Powerball and pot: A peek behind the scenes at Slabbed

I always get a kick when one of a cadre of posts here gets renewed traffic based on a national news event.  My experience moderating Slabbed is the two biggest traffic generators are sex (the kinkier the better) with money being a distant second.

That said last week it was one of my old money posts about Powerball winner Chris Shaw that got a heck of a workout including certain national media outlets last week as the topic of Sudden Wealth Syndrome again came to the fore of the news cycle.  I thought this AP story from last week on the broad topic was excellent.

Next up is a tongue in cheek post I did on a lark on former hedge fund manager Andrew Lahde from April 2010 that to this day generates high quality traffic (think hedge funds and investment banks) and for the second time this year it has experienced a traffic spike.  Unlike March, 2012 though I figured out the reason for the traffic spike as evidently today marks the decriminalization of marijuana in Washington State.  This AP story giving a history of cannabis in the US is very good though given Lahde’s experience with cannabis I am dubious of the following statement of fact that crazed Mexicans were committing senseless acts of violence while stoned:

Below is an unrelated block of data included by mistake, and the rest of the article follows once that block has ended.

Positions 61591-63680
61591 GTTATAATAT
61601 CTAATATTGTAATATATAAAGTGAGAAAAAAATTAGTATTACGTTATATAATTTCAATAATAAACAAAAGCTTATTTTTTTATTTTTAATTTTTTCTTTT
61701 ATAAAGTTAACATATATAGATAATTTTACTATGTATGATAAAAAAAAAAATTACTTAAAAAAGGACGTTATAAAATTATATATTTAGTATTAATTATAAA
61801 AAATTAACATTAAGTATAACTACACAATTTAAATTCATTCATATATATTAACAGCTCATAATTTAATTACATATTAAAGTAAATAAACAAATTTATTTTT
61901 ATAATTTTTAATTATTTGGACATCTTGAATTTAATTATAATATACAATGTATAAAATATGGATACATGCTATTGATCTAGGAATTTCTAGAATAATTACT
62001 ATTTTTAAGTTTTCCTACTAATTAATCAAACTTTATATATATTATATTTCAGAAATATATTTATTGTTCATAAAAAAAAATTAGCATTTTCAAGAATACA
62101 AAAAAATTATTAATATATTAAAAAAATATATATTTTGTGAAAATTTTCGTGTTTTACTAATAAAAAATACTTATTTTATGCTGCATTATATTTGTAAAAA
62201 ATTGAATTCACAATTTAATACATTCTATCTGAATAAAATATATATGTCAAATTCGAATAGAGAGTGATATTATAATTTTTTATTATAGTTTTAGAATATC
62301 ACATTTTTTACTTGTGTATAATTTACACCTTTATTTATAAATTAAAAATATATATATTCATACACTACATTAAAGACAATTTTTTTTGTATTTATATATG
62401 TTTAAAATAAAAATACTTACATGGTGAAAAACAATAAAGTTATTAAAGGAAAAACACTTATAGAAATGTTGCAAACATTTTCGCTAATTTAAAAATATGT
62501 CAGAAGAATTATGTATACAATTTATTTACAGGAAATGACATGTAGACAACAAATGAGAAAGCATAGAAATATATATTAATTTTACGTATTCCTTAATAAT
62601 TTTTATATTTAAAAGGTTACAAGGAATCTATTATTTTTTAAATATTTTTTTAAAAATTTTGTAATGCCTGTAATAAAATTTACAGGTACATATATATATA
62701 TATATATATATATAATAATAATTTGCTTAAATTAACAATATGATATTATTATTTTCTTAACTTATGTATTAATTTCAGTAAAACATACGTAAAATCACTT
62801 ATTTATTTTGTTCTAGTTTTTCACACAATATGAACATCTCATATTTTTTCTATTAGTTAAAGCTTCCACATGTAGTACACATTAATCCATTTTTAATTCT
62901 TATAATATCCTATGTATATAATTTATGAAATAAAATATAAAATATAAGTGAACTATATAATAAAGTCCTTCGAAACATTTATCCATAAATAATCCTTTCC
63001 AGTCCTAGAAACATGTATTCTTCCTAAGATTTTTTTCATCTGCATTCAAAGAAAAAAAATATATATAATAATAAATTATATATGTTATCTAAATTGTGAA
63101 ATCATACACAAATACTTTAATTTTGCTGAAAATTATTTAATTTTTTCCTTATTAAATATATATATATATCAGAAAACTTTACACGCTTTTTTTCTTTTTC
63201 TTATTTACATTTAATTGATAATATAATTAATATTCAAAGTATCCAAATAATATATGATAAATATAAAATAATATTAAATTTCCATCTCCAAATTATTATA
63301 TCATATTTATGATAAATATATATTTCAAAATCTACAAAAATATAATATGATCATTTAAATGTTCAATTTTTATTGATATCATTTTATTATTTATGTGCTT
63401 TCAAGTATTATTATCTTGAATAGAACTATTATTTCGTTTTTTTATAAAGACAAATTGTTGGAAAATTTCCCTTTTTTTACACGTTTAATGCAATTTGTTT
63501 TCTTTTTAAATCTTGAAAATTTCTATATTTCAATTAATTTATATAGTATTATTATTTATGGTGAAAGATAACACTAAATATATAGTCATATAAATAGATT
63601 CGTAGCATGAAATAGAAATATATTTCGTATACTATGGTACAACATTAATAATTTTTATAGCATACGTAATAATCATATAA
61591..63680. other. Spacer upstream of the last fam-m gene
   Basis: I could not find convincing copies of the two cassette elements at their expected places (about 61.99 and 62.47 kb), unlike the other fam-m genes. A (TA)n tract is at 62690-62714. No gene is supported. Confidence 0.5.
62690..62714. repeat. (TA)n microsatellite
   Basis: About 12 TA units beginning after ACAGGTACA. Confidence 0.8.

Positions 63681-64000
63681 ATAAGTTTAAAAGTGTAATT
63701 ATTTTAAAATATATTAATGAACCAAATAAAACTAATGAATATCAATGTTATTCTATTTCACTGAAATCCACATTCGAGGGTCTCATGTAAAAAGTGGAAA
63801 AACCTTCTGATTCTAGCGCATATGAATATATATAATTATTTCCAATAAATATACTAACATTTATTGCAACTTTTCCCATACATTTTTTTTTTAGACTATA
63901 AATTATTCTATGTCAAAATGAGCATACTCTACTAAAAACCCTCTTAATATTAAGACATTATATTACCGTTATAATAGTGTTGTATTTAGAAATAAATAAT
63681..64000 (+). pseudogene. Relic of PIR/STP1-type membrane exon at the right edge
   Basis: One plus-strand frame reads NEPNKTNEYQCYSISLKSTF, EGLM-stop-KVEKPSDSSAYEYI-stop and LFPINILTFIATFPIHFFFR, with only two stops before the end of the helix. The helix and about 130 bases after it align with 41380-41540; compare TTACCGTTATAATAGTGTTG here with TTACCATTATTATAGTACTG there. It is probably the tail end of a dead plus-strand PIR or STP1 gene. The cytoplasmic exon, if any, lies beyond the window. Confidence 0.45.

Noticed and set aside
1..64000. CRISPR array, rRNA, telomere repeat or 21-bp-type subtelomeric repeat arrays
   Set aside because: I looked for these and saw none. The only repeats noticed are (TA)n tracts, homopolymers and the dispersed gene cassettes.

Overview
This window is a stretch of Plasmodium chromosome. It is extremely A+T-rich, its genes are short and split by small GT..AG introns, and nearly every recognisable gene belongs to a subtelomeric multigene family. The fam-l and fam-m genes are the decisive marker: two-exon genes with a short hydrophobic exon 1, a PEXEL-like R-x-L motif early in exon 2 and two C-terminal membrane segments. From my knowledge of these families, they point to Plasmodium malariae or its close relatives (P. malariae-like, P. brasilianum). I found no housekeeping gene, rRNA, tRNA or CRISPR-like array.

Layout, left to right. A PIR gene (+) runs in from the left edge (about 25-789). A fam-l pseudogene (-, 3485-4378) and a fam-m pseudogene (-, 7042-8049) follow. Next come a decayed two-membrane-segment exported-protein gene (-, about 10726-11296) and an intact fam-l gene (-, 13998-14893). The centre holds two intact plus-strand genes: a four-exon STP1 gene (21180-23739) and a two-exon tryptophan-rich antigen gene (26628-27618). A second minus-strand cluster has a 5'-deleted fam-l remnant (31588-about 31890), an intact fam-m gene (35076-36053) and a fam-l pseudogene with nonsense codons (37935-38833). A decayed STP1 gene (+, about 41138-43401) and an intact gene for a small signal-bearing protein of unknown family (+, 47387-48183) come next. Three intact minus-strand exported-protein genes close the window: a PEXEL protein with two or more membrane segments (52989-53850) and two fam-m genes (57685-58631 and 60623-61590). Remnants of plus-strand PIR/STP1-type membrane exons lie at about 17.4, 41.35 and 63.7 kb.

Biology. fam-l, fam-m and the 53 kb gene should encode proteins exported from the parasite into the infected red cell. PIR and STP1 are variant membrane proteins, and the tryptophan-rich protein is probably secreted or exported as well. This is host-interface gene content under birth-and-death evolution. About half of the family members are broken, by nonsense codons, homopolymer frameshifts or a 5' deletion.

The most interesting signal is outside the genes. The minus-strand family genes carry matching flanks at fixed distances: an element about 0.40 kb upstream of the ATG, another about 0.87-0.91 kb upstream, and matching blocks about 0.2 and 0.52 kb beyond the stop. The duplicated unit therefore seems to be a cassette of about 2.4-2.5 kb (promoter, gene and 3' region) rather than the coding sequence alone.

In the 1890s, the first English-language newspaper opened in Mexico and, through the wire service, tales of marijuana-induced violence that were common in Mexican papers began to appear north of the border – helping to shape public perceptions that would later form the basis of pot prohibition, Campos says.

There is no doubt violence associated with the drug trade itself and we’ve covered that a time or two but Mexican stoners lighting up and trashing the town circa 1890? Sounds like that old English language newspaper must have belonged to the old Hearst chain given what Satchmo himself had to say in a letter to President Dwight Eisenhower on the subject:

Pot-smoking spread through the 1920s and became especially popular with jazz musicians. Louis Armstrong, a lifelong fan and defender of the drug he called “gage,” was arrested in California in 1930 and given a six-month suspended sentence for pot possession.

“It relaxes you, makes you forget all the bad things that happen to a Negro,” he once said. In the 1950s, he urged legalization in a letter to President Dwight Eisenhower.

I always get a kick when Slabbed gets a peek at what grabs the attention of people across nation thanks to the search engines because when I peek back I always seem to learn something new.